What is game balance:
- for single player games, it is difficulty, pacing, character progression
- for multiplayer, advantage at the beginning of the game, strategies (any strategy could be viable OR some are more viable than others (could be overpowered)) or game objects
How to balance a game:
- intuition (from experience, not teachable),
- playtesting (statistical analysis, rely on player skill: novices could never find a needed good strategy),
- math (numbers are everywhere in games)
Playtest is really needed for interconnected systems, because modifications can have rippled effects.
Player skill can make a difference in exploiting an imbalance.
Some game vocabulary
- deterministic. Deterministic + perfect information = solvable.
- solvable: has a single, knowable “best” action to take at any given point in play, and the player can know this action (it is undesired in games if it's trivial); including humans in the loop (like in Poker) fixes the problem of solvability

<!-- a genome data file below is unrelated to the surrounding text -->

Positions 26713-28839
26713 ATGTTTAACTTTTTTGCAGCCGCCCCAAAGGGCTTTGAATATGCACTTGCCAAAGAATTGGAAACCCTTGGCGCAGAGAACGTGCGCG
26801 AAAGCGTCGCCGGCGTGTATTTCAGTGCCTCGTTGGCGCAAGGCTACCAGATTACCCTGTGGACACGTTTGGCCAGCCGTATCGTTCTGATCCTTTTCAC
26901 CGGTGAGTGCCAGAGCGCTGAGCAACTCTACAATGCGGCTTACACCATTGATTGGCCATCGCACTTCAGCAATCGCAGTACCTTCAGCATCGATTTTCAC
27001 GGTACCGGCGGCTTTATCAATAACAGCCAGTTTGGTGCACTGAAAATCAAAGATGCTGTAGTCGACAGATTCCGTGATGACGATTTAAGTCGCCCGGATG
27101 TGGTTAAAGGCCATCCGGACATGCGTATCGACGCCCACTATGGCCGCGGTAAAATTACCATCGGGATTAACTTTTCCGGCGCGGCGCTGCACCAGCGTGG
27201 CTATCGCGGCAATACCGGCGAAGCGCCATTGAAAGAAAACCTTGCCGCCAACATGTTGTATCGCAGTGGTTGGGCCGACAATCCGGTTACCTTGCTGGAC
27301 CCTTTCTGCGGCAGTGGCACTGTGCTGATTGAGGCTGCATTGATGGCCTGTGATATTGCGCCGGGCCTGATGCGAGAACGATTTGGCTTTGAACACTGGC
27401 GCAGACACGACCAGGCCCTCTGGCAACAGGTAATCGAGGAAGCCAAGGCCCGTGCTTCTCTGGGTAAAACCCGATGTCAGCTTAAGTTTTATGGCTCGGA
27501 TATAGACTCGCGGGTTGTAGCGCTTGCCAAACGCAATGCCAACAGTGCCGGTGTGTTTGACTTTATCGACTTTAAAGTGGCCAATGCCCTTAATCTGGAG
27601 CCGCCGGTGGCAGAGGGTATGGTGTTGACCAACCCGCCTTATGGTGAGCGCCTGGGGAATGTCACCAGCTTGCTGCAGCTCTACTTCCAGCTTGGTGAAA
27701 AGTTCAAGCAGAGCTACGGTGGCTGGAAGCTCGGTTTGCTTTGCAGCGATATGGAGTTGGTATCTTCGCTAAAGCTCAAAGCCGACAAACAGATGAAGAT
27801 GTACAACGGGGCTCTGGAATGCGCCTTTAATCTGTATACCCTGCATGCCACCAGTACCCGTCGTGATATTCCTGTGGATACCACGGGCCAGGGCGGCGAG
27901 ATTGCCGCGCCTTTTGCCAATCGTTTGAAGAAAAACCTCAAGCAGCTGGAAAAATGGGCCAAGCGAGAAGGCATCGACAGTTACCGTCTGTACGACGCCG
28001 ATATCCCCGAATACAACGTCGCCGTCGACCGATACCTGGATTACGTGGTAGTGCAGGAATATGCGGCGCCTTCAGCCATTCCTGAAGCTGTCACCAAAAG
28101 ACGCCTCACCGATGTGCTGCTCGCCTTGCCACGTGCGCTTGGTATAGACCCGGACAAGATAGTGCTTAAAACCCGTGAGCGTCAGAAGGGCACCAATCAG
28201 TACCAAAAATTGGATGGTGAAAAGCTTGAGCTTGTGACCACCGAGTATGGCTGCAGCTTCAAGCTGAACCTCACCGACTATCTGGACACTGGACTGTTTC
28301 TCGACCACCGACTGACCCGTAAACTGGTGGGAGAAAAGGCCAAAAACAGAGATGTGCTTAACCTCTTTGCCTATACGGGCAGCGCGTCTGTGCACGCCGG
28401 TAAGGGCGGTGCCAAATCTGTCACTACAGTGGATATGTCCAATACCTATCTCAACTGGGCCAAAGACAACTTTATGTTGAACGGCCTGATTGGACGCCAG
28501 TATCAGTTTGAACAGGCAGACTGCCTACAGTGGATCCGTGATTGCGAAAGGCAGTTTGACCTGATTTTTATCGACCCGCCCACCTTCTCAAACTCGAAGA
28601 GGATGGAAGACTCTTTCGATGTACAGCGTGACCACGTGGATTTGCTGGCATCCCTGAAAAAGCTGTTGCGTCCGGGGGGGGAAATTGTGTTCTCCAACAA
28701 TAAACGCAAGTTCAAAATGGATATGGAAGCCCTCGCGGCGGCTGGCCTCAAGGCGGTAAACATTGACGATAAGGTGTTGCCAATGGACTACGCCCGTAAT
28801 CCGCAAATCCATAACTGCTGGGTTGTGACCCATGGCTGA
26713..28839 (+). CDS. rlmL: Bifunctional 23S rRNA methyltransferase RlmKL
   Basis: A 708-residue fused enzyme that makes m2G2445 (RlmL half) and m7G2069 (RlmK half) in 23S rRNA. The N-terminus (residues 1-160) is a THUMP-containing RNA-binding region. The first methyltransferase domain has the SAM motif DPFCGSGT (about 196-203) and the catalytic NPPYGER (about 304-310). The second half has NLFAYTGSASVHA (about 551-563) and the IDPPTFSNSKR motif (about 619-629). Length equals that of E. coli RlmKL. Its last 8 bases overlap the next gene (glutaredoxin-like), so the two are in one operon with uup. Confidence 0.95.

- intransitive (eg in rock paper scissors, paper > rock and rock > scissors, but paper is not > scissors)
- symmetric (means balance at the beginning, but not between game objects or strategies)
- metagame: can be balanced as well, and definitely affects the game balance: drafting and rarity for trading card games, analyzing opponents' strategies to win the next Poker game, capping the salary of sport players so that most clubs can afford recruiting them
When trying to fix an unbalance, ask where it really comes from
If you do not know how much an advantage a beginning side is in a RTS like Warcraft3, you can let the playtesters bid in auctions for their beginning side. Knowing how much they give makes you know how much is necessary to balance the beginning state.
Allowing players to cooperate to kill the strongest player can balance a diplomacy game, but also sometimes only make it last longer and be more annoying (players do not want to appear too strong)